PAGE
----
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The most significant ways in which the setting affects the story is by contributing to the mood, and by increasing tension.
The setting which receives the greatest amount of detail is the swamp, and the old Indian fort found there, where Scratch resides. This detail, which is mostly concerned with communicating the dark, decaying, foreboding and haunted nature of the place, contributes to marking it as an evil place, one where we should expect a normal person to avoid. The fact that Tom seems perfectly alright with it tells us that he is either brave or foolish, although once we learn more about him it just seems that he's a bad person himself and we can comfortably judge his metaphorical book by its cover.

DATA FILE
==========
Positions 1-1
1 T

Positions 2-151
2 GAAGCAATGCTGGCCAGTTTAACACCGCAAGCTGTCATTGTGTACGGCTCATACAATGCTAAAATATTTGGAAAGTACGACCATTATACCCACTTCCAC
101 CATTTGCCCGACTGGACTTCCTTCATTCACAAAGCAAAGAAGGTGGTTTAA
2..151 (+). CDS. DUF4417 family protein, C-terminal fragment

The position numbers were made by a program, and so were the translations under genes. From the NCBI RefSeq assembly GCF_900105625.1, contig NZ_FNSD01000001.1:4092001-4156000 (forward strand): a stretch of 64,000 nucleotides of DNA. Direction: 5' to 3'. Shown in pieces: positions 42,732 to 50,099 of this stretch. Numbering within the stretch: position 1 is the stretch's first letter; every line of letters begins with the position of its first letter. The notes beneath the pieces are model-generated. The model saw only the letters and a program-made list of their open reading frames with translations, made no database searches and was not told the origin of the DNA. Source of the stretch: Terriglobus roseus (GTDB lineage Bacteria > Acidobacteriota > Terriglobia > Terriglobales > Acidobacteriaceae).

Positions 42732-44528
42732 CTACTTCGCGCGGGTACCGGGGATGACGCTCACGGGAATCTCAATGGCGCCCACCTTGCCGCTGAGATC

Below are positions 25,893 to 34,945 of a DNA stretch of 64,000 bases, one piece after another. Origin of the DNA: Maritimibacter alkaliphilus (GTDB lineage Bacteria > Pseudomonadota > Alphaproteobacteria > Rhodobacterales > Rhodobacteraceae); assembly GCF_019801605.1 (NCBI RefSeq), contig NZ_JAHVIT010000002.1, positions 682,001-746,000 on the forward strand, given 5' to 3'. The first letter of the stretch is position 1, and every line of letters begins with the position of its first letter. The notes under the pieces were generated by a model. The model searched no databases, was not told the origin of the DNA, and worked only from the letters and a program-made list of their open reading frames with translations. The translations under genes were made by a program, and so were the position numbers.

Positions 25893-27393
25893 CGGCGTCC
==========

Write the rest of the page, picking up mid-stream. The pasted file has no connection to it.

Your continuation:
The swamp is also difficult to access, which has not only kept the treasure safely out of anyone's hands for many years, but it also makes it difficult for Tom to find Scratch when he wants to; this increases the tension by making it slightly unclear for us, and especially unclear for Tom, whether he will actually have a chance to go through with the bargain. This is intended, however, because Scratch means to build Tom's anticipation to the point that he's willing to agree to any terms.
There isn't much devoted to other settings in the story, other than the ending, where the approaching thunderstorm and the way Tom is "returned" to the swamp and the Indian fort, suggesting that the storm was a direct manifestation of the Devil's power.
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